2 tbsp. simple syrup
1 tsp. vanilla extract
2/3 c. gluten-free flour, such as Domata Gluten-Free Recipe Ready Flour
½ c. salted roasted pecans, coarsely chopped
2 Skor bars, coarsely chopped

Instructions:
-Preheat oven to 350 degrees.  Butter an 8” square baking pan and line with parchment paper, leaving a few inches on the sides so you can pull out the brownies.  Butter the bottom of the paper lining.
-Melt chocolate and butter together in a Pyrex dish over boiling water.
-Whisk eggs, sugars, syrup, remaining liquids and salt in a large bowl.  Stir in the chocolate mixture and flour, alternating a little each time.  Fold in nuts and candy.  Transfer to baking pan.
-Bake for 30-35 minutes, or until edges are set and toothpick comes out clean.  Cool in the pan then serve.

(Recipe adapted from the Beekman 1802 Heirloom Desserts Cookbook’s Salty Nougat Fudge Brownies.)

Lunch At: The Red Lion Inn

Sometimes I actually get leave the kitchen and visit places that make delicious food and talk with good people  Here’s a story about my gluten-friendly lunch at the Red Lion Inn in Stockbridge, Massachusetts. 

Red Lion Inn Lunch

I was very excited when Stephanie Gravalese-Wood, long-time foodie friend and marketing and communications manager at the Red Lion Inn, invited me to lunch.  I had never eaten at the storied Stockbridge place, known for its quintessential New England cuisine and staging Christmas photo shoots for Japanese magazines in the middle of July.

But I was worried.  This was the place of pewter chargers, Hitchcock furniture and delicious things full of gluten.  Sure, the executive chef Brian Alberg has made ten dinners at the James Beard House and has been featured in Boston Globe, New York Times, Gastronomica, Saveur and Good Morning America…but has he ever made a meal for me?

“We pride ourselves on having options, no matter what a person’s sensitivity is.  Everyone should be able to experience really good food, whatever the modifications needed,” said Stephanie.

There are real options, too, not just ones relegated to one corner of the menu or marked with a sad little dot among a sea of scrumptious non-prospects.  The servers help gluten-free, vegetarian and vegan diners navigate the menu.  They are all allergy-awareness trained, can break down dishes and even give suggestions as to the best pairs from over 400 selections of wine.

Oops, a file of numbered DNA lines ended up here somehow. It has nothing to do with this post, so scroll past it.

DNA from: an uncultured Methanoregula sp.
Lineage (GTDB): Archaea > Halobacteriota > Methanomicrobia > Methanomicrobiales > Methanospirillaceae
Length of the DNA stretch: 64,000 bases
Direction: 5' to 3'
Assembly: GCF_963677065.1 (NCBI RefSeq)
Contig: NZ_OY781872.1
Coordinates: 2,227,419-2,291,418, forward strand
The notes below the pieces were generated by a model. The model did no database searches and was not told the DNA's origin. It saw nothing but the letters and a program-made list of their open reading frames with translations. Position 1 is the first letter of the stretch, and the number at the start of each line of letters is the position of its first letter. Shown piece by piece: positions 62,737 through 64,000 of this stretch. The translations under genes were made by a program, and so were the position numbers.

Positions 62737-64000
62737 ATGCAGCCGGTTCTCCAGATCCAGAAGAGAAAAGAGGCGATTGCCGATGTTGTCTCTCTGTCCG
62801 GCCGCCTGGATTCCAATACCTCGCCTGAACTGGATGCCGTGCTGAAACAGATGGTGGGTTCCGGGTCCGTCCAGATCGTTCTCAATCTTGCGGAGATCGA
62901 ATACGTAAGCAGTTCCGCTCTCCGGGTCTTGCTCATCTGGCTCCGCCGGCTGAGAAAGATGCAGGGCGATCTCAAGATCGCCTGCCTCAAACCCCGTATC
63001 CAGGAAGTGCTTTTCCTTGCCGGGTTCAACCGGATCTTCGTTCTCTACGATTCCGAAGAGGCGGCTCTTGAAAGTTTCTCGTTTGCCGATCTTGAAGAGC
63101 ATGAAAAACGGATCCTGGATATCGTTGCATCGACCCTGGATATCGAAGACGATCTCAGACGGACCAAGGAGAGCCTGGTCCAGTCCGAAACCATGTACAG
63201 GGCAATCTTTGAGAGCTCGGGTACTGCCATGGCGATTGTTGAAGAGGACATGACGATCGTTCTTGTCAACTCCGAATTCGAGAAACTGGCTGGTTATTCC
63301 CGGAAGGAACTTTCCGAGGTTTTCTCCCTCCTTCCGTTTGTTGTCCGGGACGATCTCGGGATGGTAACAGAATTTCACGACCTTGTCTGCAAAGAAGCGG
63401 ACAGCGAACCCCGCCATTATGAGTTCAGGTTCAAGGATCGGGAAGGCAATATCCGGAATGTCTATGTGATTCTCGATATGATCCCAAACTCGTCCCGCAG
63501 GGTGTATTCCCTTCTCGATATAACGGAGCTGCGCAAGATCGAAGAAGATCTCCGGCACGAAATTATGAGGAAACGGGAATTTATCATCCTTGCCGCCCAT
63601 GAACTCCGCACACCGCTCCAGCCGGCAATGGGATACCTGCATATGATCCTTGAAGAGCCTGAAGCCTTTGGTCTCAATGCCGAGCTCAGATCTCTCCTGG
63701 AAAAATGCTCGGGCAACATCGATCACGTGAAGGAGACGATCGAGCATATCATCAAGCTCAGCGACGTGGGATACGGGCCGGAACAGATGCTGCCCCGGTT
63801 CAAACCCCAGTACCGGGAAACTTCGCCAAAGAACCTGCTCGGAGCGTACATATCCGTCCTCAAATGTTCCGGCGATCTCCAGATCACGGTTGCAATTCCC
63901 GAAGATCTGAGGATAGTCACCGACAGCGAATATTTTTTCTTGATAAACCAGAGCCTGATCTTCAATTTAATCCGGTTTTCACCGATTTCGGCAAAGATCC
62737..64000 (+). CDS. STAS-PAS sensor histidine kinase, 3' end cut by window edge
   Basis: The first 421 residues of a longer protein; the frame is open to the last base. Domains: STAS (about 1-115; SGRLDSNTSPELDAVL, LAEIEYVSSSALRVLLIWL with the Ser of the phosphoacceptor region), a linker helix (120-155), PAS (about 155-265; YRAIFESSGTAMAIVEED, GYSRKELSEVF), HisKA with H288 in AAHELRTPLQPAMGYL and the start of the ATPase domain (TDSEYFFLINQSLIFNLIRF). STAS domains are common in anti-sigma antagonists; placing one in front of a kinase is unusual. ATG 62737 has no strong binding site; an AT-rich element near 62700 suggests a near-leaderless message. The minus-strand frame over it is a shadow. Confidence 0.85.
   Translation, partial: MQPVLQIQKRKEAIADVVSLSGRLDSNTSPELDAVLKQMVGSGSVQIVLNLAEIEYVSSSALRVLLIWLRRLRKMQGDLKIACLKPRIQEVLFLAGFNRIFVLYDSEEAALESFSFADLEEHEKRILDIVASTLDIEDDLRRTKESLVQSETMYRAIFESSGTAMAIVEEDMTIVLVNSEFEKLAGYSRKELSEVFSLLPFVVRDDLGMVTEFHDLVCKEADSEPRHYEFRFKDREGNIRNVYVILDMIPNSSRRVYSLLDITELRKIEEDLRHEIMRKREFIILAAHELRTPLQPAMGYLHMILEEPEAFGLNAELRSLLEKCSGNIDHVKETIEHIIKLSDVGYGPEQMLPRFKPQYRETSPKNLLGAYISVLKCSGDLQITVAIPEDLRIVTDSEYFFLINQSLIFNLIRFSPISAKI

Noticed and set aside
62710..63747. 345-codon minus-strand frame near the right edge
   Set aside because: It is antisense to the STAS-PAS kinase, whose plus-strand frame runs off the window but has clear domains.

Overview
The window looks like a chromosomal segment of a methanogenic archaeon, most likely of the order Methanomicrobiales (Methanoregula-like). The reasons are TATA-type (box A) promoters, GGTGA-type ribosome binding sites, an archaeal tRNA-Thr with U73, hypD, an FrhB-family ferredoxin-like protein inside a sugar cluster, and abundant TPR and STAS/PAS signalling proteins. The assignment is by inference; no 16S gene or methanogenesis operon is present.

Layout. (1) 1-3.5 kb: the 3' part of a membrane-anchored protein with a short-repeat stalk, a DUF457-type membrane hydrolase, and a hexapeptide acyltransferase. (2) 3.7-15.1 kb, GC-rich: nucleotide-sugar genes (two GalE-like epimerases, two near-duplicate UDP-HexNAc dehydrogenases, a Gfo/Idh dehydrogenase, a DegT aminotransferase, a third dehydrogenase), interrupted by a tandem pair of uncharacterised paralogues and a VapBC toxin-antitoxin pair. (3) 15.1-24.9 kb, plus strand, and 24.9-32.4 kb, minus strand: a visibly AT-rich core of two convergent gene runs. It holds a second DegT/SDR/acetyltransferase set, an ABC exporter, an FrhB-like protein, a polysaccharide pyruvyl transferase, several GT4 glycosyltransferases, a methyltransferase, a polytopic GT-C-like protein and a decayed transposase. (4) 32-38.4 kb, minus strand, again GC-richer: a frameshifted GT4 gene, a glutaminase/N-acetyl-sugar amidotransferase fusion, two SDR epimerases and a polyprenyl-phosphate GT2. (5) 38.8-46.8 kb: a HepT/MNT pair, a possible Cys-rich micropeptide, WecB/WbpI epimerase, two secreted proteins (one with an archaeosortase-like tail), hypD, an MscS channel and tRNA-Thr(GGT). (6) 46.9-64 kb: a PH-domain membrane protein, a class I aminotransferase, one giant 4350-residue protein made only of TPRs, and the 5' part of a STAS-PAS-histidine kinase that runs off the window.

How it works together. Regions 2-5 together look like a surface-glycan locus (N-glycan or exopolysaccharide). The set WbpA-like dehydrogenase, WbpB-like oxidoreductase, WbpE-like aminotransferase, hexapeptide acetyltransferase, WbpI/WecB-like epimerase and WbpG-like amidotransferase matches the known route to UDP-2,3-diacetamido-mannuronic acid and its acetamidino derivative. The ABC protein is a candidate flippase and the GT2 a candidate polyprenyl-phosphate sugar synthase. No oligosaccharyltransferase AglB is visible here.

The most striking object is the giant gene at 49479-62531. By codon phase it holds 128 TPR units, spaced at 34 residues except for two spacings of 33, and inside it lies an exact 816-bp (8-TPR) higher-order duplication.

As usual, I did my best test our server and I must say that she was unflappable.  I settled on the chick pea and quinoa patty with green bean-radish salad and dressed mesclun greens, a popular dish that Stephanie ordered, too.

While we waited, we nibbled on gluten-free rolls and drank Harney & Sons Earl Grey tea while talking about the Inn’s food philosophy.  I knew of the Inn only as one with classic options in a beautiful setting tied to a farm to table values with local, seasonal ingredients.  I didn’t know that Alberg took the idea a step further as the president of Berkshire Grown, a regional association that champions the flourishing local food movement.

“We want to source as locally as possible.  We’ve been doing this and we’ll still be doing in twenty years.  It’s definitely not a fad,” she said.

Working together with over 90 farms in the Berkshire-Hudson region, these partnerships mean real economic development.  Even before the growing season starts, Alberg is meeting with farmers and collaborating.  Farmers visit the kitchen as frequently as its regular staff and names of places are often worked into selection titles.

I learned that staples like clam chowder and comfort food standards of pot pie, pot roast and turkey dinner have been celebrated along with the Inn’s famed lodging for over 200 years.  They proudly have their own spot on the menu, as the Widow Bingham’s Favorites, and minister to the core group of customers, a solid foundation of seasonal and generational guests during summer or Tanglewood season.

There’s a younger crowd, though, that enjoys the dishes that are riffs off these classic American favorites…ones that feature the late summer harvests in quiche, Eggs Benedict and penne with roasted vegetables.  Berkshire greens Caesar salad with white anchovies and mouthwatering burgers with local Grafton Cheddar and Bayley Hazen Bleu cheeses can be enjoyed with Big Elm Brewery’s Red Lion Ale or Johnny Mash hard cider in the Lion’s Den Pub, the newest addition that opened in 1934.  It’s said to be the first bar in the county to have received a liquor license after prohibition.